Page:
Gone Tomorrow isn’t the latest Jack Reacher book, but it’s the most recent one that I’ve read. Listed as number thirteen in a series that’s now over twenty books, Gone Tomorrow finds dedicated drifter and ex-military police officer Jack Reacher in New York City, riding the subway after visiting a jazz club. He encounters a strange woman on board the subway, a woman who’s wearing a large winter coat in the middle of a hot and humid summer. Reacher is alarmed, because this woman is showing the warning signs of being a suicide bomber. And so he gets up and goes over to her, to try and talk her out of what she‘s about to do–and that’s when she blows her head off with a gun that she had concealed.
Normally Reacher would just give his account to the local cops and then just depart and that would be that. But this woman’s suicide winds up being the beginning of a twisted and tangled tale involving a candidate running for senator, and a group of mysterious federal agents who are hot on Reacher’s trail. Lee Child delivers another fun, fast-paced thriller that sees Reacher dodging and chasing (sometimes at the same time) villains all around the Big Apple. And his feel for the city is very well done. Child’s description of New York really makes you feel like you’re there. There’s a nice romantic subplot that’s not too overplayed, but when Reacher goes after the villain at the end, it turns into a 1980s action film.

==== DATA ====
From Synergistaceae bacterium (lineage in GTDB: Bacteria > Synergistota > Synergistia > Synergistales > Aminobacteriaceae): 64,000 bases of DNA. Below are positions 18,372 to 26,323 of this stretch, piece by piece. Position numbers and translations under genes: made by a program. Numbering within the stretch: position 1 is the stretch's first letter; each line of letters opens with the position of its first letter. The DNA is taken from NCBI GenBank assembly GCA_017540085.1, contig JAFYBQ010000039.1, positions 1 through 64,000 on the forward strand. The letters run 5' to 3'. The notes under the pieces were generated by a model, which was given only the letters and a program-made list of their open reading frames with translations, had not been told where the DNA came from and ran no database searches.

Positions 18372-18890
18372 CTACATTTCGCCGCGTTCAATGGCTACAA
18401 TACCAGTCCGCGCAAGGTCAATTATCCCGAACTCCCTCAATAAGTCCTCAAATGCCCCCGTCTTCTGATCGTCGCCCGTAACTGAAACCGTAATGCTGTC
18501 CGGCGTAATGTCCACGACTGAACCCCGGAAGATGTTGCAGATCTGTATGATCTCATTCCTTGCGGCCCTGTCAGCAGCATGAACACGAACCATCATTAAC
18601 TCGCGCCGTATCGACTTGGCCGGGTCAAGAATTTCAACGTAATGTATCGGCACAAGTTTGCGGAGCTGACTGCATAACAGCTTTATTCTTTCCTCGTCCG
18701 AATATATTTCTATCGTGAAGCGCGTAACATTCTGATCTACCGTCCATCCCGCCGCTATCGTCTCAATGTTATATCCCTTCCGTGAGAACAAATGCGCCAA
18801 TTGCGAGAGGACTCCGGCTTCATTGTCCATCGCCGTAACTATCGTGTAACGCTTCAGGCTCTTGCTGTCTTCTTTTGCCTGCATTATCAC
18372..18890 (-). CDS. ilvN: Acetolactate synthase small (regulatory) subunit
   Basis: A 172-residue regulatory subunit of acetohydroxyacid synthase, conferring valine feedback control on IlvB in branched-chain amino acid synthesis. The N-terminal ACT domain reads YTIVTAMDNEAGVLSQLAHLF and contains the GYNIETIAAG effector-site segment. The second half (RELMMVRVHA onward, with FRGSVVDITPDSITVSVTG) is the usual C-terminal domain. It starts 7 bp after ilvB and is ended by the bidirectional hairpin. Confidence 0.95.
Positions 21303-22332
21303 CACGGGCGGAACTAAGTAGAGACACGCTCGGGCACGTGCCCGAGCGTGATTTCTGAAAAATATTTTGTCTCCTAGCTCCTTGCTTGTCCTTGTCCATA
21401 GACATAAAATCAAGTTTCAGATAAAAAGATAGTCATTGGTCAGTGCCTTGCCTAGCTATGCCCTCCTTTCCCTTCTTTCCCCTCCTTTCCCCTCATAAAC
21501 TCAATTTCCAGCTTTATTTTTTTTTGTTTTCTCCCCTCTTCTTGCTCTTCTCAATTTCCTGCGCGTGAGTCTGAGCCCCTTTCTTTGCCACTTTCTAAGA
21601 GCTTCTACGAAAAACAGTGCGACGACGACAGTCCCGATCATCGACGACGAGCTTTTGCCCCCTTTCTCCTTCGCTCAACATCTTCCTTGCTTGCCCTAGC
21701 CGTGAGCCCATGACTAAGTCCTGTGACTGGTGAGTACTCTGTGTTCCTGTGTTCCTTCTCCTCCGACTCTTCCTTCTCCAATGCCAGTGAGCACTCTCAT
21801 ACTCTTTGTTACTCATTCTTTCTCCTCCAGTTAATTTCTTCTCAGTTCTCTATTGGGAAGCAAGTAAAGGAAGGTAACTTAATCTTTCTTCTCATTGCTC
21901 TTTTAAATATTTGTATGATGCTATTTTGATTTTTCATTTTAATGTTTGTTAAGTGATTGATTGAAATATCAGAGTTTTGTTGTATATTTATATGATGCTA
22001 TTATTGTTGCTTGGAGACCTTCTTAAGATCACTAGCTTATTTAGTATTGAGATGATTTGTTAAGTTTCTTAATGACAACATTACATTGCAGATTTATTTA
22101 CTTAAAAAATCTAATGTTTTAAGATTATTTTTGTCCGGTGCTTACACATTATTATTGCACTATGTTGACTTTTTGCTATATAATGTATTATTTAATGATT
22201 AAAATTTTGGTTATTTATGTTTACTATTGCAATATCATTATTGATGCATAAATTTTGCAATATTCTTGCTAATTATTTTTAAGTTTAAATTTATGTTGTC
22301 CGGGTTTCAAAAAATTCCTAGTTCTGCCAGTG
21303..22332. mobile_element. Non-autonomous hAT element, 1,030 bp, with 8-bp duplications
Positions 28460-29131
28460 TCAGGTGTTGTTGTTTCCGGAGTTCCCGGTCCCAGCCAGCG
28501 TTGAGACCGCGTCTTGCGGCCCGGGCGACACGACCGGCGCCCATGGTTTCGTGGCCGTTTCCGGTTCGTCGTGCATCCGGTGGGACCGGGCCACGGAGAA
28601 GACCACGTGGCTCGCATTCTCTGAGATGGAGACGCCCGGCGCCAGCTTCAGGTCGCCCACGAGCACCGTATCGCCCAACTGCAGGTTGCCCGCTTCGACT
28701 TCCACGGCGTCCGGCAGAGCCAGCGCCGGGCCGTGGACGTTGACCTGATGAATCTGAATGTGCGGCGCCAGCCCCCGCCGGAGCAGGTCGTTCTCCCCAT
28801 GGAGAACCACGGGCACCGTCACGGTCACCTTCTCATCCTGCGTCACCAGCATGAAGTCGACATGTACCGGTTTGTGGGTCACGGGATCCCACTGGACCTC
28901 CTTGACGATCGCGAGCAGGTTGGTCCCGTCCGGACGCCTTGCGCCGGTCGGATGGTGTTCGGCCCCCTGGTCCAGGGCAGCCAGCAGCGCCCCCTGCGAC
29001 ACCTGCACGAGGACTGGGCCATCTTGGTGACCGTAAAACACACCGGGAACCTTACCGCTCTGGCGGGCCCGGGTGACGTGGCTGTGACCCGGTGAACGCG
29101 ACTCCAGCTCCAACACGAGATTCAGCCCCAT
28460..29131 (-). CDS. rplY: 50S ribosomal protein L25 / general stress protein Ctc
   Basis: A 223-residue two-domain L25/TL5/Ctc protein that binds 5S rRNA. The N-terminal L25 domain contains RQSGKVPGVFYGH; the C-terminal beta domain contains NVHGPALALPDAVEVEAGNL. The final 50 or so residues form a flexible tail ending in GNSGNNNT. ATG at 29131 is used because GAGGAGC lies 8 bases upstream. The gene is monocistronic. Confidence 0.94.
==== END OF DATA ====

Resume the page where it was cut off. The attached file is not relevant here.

That’s both a good and a bad thing; Gone Tomorrow suffers from the usual action film cliché of the hero never being hit with a bullet while engaged in a massive gunfight with the bad guys. But Child takes the edge off of the silliness by explaining in great detail how Reacher gets the drop on each and every one of the bad guys–all while still suffering a nasty plot twist. Gone Tomorrow is an enjoyable lark. –SF